“Then the Lord said to Moses, ‘Write this in a book as a memorial….” (Exodus 17:14).
Asking me to critique your writing and advise you on improving it is not unlike seeking my advice for your cooking.
I know good eating when I taste it, but don’t ask me how to get from a recipe to the dinner table. I’m completely out of my element.
But, okay, with “writing,” whatever that is and however we define it, I’m somewhat more experienced. And I am eager to learn this business of print communication and get it right.
I have been working at learning how to write since I was a teenager. Literally.
As Paul said about spiritual things, I do not consider myself to have attained (Philippians 3:12). So, please do not interpret any of what follows as Joe bragging on himself. Rather, it’s more like “here are some things I’m learning” about the craft of writing.
Maybe someone will benefit from it. I would have forty years ago if I’d come across it.
The other morning, I did something scary. A Facebook friend whom I know only from that medium posted an article on his blog advising readers on how they too can become writers. I went there and read it, and then, as humbly as I know how–my wife is smiling here–messaged him that under normal circumstances one might get by with some of the flaws in that article, but one that claims to teach people how to write should be held to a higher standard. (Some contractions were wrong, verbs did not agree with subjects, that sort of thing.)
To his credit, he reacted well. You never know. I thought of Proverbs 27:6, “Faithful are the wounds of a friend….”
When a longtime friend messaged that he was writing a regular devotional for his family and friends and invited me to advise him as to how to improve it, I decided to go for broke. In giving him my opinion, I saturated my reply with softening agents such as “I could be wrong,” “This is just my opinion,” and “feel free to disagree.” (And meant every one of them!)
The counsel I gave him are pointers I wish someone had made to me long ago.
–I suggested he throw out the ancient stories and jokes gleaned from old sermons and give us his personal tales, things he has seen and experienced. No one else is telling your stories, I said. You are the authority on these.
The next devotional, he began with a fascinating account of something that happened to him in the ministry. It was so right, so satisfying, that I borrowed it and built an article for this blog on it. (Published as “The Wonderful Power of Soft Answers” on this website, January 17, 2014.)
–I suggested he write everything on his mind, then “save” it as a draft, and return to it a day or two later when he can read it dispassionately. He will see run on sentences, redundant phrases, and typos that were not obvious at first. “Editing” separates writers from typists.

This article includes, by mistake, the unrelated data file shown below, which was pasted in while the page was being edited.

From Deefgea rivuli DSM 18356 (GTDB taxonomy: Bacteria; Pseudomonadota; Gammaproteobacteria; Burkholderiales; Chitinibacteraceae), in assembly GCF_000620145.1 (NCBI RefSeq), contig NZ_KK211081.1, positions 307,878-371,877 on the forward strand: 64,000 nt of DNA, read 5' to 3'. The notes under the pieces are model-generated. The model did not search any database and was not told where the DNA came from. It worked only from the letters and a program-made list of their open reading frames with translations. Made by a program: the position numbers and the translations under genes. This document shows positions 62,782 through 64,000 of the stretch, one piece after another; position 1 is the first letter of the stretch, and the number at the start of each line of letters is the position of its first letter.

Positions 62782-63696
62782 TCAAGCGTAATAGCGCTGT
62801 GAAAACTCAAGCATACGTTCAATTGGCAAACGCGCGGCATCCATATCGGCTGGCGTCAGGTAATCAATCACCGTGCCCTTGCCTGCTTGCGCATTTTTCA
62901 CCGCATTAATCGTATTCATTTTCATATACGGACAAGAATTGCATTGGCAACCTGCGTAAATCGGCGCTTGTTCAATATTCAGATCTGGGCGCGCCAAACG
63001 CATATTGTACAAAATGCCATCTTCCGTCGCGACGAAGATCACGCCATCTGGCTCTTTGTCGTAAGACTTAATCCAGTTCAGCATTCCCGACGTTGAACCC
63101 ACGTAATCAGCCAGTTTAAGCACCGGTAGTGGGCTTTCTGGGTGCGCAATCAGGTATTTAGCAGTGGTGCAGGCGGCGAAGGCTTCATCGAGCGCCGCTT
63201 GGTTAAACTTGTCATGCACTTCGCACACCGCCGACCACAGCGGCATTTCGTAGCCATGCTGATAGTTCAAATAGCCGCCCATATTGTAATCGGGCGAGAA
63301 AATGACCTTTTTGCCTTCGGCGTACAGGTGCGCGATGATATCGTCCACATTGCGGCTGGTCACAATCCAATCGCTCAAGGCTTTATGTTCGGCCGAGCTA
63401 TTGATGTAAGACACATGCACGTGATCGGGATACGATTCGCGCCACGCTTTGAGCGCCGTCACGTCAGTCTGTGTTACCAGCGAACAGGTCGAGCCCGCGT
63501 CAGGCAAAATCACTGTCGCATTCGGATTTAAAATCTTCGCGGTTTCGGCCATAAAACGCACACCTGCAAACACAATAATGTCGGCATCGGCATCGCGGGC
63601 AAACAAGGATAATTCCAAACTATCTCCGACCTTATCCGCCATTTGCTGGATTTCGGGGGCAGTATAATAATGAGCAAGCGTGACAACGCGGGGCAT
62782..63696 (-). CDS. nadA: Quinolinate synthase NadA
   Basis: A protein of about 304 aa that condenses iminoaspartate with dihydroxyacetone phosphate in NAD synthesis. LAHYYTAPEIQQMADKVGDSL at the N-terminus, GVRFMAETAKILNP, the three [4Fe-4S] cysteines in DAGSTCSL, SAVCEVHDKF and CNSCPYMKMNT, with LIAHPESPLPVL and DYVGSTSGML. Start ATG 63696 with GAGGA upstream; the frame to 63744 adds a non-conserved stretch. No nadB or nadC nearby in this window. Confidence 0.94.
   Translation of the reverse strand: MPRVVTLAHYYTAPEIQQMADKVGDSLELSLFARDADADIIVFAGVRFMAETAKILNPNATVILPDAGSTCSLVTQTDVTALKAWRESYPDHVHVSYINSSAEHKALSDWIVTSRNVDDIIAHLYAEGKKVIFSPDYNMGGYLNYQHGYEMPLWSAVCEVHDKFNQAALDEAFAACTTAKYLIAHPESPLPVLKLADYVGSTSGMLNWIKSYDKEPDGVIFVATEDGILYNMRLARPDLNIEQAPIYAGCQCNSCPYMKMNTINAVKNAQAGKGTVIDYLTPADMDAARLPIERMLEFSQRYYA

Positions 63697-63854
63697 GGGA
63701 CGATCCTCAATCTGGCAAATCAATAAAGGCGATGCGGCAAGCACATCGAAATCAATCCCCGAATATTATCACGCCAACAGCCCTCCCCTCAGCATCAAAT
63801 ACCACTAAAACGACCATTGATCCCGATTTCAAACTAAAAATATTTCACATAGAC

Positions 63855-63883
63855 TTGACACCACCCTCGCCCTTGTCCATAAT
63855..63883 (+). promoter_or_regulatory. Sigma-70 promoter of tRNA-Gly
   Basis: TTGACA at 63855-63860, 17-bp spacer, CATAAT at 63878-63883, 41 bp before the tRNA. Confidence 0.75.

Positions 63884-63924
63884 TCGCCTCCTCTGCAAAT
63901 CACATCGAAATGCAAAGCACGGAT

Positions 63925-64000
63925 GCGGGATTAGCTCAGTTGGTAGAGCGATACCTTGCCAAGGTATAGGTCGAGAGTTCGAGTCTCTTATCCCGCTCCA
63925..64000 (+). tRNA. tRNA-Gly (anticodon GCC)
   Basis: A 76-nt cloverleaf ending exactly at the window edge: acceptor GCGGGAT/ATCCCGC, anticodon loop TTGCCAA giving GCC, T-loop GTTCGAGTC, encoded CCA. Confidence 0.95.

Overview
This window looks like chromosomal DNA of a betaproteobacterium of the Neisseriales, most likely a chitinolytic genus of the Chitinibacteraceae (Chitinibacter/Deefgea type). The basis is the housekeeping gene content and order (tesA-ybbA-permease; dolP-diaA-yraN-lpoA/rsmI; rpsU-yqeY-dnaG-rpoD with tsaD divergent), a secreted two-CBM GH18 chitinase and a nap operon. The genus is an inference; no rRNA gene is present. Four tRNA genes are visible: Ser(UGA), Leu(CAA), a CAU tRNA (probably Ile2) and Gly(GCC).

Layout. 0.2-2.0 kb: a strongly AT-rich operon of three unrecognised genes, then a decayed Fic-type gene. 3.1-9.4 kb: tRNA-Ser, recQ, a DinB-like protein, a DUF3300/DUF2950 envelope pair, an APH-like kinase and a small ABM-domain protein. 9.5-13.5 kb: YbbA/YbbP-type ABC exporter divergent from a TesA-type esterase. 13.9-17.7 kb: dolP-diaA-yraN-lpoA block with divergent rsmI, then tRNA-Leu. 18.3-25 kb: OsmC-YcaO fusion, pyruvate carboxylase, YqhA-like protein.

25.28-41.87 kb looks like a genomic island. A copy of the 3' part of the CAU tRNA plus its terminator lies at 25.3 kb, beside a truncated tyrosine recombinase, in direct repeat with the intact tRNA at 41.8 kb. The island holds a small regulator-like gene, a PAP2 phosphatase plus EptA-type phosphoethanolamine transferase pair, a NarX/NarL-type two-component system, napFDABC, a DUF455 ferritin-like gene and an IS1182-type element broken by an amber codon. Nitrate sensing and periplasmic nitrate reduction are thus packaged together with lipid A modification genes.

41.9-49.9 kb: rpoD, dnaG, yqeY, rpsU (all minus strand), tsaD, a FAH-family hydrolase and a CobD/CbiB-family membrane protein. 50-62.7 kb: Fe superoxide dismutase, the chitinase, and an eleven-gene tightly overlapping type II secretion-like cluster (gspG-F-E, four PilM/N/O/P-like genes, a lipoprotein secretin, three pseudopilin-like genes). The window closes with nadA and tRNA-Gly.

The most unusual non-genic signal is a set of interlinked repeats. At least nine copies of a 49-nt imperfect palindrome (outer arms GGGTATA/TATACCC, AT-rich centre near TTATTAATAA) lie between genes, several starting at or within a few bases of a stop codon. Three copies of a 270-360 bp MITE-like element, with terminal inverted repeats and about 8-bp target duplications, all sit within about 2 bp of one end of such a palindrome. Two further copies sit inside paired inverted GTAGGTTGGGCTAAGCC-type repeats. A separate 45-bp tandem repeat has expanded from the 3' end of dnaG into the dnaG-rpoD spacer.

–Finally, I suggested a number of small insights learned years ago from a course on writing from Word Publishing, taught by editor Floyd Thatcher and writer Charlie Shedd. That 12-cassette course changed forever the way this country boy turned out articles, whether for magazines or books or this blog. Some of the pointers they mentioned include:
a) Using active verbs instead of passive. Saying “the car was driven by a little old man” or “the phone was answered by the maid” sounds weaker than “An old man was driving that car” or even “the maid rushed across the parlor, grabbed the phone on the second ring, and answered.”
b) Replacing forms of “to be” (was, is, were, am, are, etc) with active and energetic verbs. Instead of “he was there in the room,” we might consider “Charlie stood against the wall, near the back door, but at least he was inside.” We’re told “to be” is the weakest verb form.
c) And then the business of editing. When writing an article, your first priority is to get it down. Write down everything that comes to mind. Don’t worry about form, grammar, whether the subject agrees with the verb, or syntax. You’ll take care of those things in the editing.
d) Do not repeat the same word in the (ahem) same sentence. See that? A better way would be to say: Do not use a word twice in the same sentence. Or, do not repeat a word in the same sentence. Or best of all, do not repeat a word in a sentence. (You keep looking for ways to take out all redundancies.)
e) There are exceptions to every rule. (Including this one, as the joke goes.) Sometimes you will repeat the same word several times in one sentence in order to make a point. And there will be occasions when you may overuse “to be.” Bill Clinton did it: “It depends on what the meaning of ‘is’ is.” (smiley face goes here)
f) Don’t get too pretty or clever. Floyd Thatcher says a good rule to follow is, “When you have a word or expression that you dearly love and cannot live without it in the piece you’re writing, strike it out! It’s in the way of what you are trying to communicate.”
Well, there it is.
One final thing…
If the object of your writing is to impress people and to brag about “my third book is coming out in the Spring,” well sir, good luck with that.
But if the Lord has taught you some things you’d like to pass along to others, you have arrived at a great time. With the internet and laptops and the availability of your own blogs for a few dollars a year, no one is stopping you.
What you must not do is try to figure out “why” you want to write before you get started. You don’t have to know why so long as you are confident you do. The “why” will come later.
Over the years, I have run into preachers who vow that “Some day when I retire, I’m going to write a book.” They almost never do, and for good reason. You cannot live 60 or 70 years without doing a thing, and then suddenly go do it. You need to get started in small increments early and stay with it.
If you enjoy sitting at the computer jotting down a few thoughts or a funny story or an account of something unforgettable, you are a writer. So, get on with it, friend.